We live on a slope of the mountain in El Yunque and at times, when it rains, it is harder and with such volume you really can’t believe it. We have seen 3″ of rain fall in minutes. It’s amazing! The sudden development of an intense local storm, high in the mountains can, increase the water level in rivers above flood stage in a matter of hours, if not minutes. And it rains a lot in the higher elevations, and for longer periods, than it does down at sea level. That’s what makes a rain forest, and keeps it so green.
One other interesting thing we noticed here is that you can hear the rain in the distance – heavy rain sounds like a freight train coming down the mountain. The sound is caused by the millions of large drops hitting the millions of leaves in the forest. We can hear it raining higher up in the mountain, while it is dry and sunny on our property. So don’t assume that if it is not raining where you are, it is safe to go in the river.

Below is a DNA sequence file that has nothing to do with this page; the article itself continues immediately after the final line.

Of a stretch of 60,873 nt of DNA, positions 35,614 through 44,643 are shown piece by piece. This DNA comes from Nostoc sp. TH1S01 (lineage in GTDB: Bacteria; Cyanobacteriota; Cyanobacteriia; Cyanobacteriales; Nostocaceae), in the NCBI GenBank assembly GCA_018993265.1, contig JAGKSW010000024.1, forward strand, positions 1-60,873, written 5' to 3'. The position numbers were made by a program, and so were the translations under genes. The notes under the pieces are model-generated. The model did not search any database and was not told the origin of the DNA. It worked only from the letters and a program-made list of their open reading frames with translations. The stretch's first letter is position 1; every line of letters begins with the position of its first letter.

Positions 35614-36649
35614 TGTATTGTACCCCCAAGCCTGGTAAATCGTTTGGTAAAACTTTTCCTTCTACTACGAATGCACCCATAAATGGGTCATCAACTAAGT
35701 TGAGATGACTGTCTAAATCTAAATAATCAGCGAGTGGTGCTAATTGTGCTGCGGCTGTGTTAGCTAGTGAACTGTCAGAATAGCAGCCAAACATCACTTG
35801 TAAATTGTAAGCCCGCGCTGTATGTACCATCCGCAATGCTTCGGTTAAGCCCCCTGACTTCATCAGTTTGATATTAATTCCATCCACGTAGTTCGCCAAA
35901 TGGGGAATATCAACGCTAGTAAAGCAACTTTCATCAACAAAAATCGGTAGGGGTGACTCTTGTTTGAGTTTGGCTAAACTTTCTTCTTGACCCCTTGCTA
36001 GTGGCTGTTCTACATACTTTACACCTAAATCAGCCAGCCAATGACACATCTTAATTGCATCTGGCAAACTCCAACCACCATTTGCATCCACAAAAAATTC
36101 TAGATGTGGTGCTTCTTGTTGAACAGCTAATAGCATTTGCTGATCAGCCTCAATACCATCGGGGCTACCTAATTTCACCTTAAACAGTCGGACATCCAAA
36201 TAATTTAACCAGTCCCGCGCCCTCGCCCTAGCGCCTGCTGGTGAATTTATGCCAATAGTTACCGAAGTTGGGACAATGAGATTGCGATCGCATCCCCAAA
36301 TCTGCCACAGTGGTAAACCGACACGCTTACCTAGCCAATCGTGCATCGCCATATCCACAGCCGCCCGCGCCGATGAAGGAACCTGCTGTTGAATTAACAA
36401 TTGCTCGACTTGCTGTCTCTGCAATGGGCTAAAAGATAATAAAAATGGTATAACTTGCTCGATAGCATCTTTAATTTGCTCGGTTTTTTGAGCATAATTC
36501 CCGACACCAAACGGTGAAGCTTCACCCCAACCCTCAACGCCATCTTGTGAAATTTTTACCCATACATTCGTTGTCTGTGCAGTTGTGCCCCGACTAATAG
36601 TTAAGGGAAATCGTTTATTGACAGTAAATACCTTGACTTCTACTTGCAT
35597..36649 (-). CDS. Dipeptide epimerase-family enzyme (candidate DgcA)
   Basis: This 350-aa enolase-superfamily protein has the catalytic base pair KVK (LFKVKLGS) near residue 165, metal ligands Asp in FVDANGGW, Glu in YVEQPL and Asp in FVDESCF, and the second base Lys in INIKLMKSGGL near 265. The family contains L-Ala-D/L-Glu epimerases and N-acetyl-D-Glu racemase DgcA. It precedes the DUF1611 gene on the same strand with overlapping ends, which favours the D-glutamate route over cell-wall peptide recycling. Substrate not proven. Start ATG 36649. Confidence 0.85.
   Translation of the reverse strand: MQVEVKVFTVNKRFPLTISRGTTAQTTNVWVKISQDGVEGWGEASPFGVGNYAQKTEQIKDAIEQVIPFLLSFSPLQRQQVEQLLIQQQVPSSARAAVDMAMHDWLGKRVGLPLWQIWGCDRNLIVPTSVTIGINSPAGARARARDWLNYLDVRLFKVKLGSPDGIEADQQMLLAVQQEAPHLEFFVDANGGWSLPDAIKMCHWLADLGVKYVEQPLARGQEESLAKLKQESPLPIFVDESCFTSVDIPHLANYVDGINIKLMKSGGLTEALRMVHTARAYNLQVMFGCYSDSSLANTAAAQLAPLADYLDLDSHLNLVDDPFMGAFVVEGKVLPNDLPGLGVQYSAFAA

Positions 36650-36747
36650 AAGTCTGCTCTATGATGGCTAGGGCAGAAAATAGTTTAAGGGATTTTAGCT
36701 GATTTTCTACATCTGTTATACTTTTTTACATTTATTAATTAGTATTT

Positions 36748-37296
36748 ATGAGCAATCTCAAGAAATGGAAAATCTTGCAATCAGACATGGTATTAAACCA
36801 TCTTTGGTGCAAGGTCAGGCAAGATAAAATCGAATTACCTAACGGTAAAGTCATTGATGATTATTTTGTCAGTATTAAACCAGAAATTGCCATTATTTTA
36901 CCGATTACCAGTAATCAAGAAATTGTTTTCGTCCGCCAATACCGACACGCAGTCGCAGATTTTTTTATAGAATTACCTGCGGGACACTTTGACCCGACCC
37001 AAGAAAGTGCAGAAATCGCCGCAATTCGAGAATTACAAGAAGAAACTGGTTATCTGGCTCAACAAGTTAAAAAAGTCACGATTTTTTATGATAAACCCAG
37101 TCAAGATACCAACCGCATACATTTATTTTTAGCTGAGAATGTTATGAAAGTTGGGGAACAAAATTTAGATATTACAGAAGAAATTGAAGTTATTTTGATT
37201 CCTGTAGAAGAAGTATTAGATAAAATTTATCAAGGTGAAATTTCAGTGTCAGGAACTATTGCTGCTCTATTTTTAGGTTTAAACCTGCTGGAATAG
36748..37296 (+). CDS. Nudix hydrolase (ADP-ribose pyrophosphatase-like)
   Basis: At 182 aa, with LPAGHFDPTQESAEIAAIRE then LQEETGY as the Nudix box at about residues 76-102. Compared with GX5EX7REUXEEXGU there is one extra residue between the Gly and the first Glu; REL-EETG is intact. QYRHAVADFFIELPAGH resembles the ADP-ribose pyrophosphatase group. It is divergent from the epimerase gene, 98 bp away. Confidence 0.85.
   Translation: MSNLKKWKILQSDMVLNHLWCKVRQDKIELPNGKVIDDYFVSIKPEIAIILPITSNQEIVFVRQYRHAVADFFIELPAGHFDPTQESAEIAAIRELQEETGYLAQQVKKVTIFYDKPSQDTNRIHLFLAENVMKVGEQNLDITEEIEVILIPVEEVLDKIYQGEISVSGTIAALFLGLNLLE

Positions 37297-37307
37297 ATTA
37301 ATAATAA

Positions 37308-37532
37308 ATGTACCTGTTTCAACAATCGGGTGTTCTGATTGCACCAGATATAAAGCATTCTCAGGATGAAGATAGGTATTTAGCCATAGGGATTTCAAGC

This much rain causes flash flooding of rivers. It may not be a big issue if you are at sea level, where you can quickly walk out of the water and onto high and dry land. Though we have seen rivers that can rise 30 feet during these flash flood, so make sure you know the way to safety at all time!.
But if you are up playing in a waterfall, steep river incline, or in a canyon, it can be deadly and it can be quick! One minute, you’re in knee-deep water getting that perfect Instagram shot, and the next minute it turns into a swift current and over-your-head water.
Watch the current! As rising river will get faster, and you will notice things floating down in it (like sticks and logs). Further down river it may also get reddish from the clay. If it starts to rain get out of the river. These rushing waters, and the stuff rushing down stream with the water, will make you lose your footing, and you will be pummeled against river rocks.